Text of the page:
Today, U.S. Senator Tom Udall warned consumers about a phone scam targeting thousands of taxpayers in New Mexico and throughout the country, and encouraged taxpayers to exercise caution when providing personal information solicited over the phone or online.
According to the Internal Revenue Service (IRS), criminals are targeting taxpayers throughout the country with an aggressive and sophisticated impersonation scam. Callers claim to be IRS employees, often using fake names and caller ID that may make it appear as though their call is from the IRS. Victims are told they owe money to the IRS and it must be paid promptly through a pre-loaded debit card or wire transfer. If the victim does not comply, the scammers threaten victims with arrest, deportation, or suspension of a business or driver’s license. Alternatively, scammers have also offered victims a tax refund as a way to try to trick them into sharing personal information.
“I am deeply troubled that this scam continues to hurt hardworking New Mexicans and has cost taxpayers millions of dollars. Tax season is already stressful enough without worrying about fraud,” Udall said. “If you receive a call like this, please report it to law enforcement so they can help prevent others from falling victim to these criminal tactics. And I encourage New Mexicans to always be wary of providing personal information over the phone. As a former federal prosecutor and New Mexico Attorney General, I will continue pushing the IRS and the Federal Trade Commission to put an end to this fraud and hold these criminals accountable.”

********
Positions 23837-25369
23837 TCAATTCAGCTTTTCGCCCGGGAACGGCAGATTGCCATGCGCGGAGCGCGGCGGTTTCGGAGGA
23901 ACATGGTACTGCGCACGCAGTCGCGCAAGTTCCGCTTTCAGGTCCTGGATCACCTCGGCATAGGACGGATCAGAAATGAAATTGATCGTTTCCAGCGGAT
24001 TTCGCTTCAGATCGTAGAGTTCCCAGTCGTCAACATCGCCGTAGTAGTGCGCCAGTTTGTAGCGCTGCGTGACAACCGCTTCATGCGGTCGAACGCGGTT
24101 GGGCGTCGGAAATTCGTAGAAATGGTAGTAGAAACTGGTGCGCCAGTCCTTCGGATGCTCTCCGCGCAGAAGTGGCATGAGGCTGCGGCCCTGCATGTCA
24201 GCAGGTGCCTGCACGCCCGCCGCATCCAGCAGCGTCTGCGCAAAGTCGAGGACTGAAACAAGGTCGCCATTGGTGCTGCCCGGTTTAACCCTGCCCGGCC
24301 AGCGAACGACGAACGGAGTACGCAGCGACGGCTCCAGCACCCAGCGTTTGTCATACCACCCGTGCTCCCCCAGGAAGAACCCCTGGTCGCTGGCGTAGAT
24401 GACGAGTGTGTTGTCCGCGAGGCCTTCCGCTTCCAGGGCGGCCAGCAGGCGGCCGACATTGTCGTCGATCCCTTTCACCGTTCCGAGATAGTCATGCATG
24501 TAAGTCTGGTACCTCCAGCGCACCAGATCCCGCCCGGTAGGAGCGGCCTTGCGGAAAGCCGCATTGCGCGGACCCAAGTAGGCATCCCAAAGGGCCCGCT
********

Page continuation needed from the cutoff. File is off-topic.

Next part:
Last year, Udall questioned IRS Commissioner John Koskinen about tax refund fraud, identity theft and other crimes targeting taxpayers, and how the IRS can improve services for taxpayers. The IRS does not call taxpayers to demand immediate payment without first having mailed an official notice. They do not require payment through a specific method, or ask for credit or debit card numbers over the phone. Additionally, the IRS does not threaten to bring in police or law enforcement groups to arrest individuals for not paying.
Further information on IRS tax scams, including how to report suspected tax fraud activity, can be found HERE.